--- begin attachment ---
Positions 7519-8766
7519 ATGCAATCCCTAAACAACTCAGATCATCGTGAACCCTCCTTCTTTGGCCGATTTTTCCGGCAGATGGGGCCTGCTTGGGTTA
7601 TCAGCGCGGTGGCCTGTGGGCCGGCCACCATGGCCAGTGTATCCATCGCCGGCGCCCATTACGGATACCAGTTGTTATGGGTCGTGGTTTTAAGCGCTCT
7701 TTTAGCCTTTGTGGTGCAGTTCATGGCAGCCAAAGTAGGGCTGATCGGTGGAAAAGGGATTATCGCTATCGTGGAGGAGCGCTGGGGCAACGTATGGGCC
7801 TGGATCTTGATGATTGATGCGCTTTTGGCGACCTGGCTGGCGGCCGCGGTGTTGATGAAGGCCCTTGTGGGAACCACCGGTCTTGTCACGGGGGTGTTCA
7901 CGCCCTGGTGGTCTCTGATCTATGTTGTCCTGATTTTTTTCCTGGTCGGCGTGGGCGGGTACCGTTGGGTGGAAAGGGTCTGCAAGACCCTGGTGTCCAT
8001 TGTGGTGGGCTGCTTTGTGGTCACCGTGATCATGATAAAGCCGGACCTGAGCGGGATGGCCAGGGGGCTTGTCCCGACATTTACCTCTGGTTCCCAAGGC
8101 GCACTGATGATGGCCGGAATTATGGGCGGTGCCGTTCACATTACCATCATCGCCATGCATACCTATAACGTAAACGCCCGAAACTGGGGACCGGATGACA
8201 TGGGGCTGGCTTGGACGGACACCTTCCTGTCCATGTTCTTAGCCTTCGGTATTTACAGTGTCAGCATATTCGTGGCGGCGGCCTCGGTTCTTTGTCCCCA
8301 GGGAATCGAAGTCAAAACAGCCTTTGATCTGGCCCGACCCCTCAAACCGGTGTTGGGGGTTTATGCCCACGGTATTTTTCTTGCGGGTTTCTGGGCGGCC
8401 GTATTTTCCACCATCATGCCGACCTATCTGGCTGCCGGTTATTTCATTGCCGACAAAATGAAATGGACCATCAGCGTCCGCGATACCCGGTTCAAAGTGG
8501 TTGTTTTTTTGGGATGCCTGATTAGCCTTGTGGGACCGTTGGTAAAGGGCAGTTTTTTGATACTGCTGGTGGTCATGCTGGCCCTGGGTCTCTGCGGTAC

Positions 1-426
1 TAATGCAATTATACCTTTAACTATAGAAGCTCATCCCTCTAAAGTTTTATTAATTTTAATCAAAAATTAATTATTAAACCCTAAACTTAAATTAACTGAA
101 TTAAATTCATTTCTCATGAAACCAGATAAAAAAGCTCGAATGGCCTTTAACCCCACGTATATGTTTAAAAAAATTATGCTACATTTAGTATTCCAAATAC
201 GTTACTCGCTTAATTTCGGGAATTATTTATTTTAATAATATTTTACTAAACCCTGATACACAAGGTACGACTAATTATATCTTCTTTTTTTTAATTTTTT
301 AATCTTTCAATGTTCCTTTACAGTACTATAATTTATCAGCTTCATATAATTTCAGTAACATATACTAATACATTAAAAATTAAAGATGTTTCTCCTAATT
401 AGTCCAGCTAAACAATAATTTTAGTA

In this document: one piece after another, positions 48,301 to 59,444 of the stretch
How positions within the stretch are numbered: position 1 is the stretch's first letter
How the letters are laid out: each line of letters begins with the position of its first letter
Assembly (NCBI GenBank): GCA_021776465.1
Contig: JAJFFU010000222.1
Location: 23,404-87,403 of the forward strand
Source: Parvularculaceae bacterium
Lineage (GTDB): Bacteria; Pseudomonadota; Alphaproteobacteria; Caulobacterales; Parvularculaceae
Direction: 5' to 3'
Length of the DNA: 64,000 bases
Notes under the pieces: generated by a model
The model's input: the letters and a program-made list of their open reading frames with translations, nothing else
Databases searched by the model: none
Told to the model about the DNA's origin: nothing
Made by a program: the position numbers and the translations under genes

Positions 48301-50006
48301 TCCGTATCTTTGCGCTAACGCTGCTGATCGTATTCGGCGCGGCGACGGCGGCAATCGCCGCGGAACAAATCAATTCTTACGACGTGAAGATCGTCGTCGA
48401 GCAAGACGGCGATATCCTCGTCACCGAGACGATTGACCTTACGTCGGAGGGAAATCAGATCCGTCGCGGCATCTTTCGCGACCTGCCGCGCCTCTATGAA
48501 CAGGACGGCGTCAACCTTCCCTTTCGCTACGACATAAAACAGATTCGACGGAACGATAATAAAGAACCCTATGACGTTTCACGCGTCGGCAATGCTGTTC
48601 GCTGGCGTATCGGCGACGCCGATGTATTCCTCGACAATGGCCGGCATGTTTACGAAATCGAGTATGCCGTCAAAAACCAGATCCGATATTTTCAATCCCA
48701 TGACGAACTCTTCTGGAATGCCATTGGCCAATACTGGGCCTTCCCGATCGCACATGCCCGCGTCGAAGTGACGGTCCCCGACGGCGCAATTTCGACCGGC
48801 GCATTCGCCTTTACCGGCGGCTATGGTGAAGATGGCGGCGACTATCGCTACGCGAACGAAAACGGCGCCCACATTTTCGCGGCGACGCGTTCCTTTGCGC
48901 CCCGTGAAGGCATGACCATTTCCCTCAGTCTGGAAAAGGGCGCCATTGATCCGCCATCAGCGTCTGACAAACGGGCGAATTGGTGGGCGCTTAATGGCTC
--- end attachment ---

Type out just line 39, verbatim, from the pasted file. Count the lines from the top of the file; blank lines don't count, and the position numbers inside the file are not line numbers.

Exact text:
48701 TGACGAACTCTTCTGGAATGCCATTGGCCAATACTGGGCCTTCCCGATCGCACATGCCCGCGTCGAAGTGACGGTCCCCGACGGCGCAATTTCGACCGGC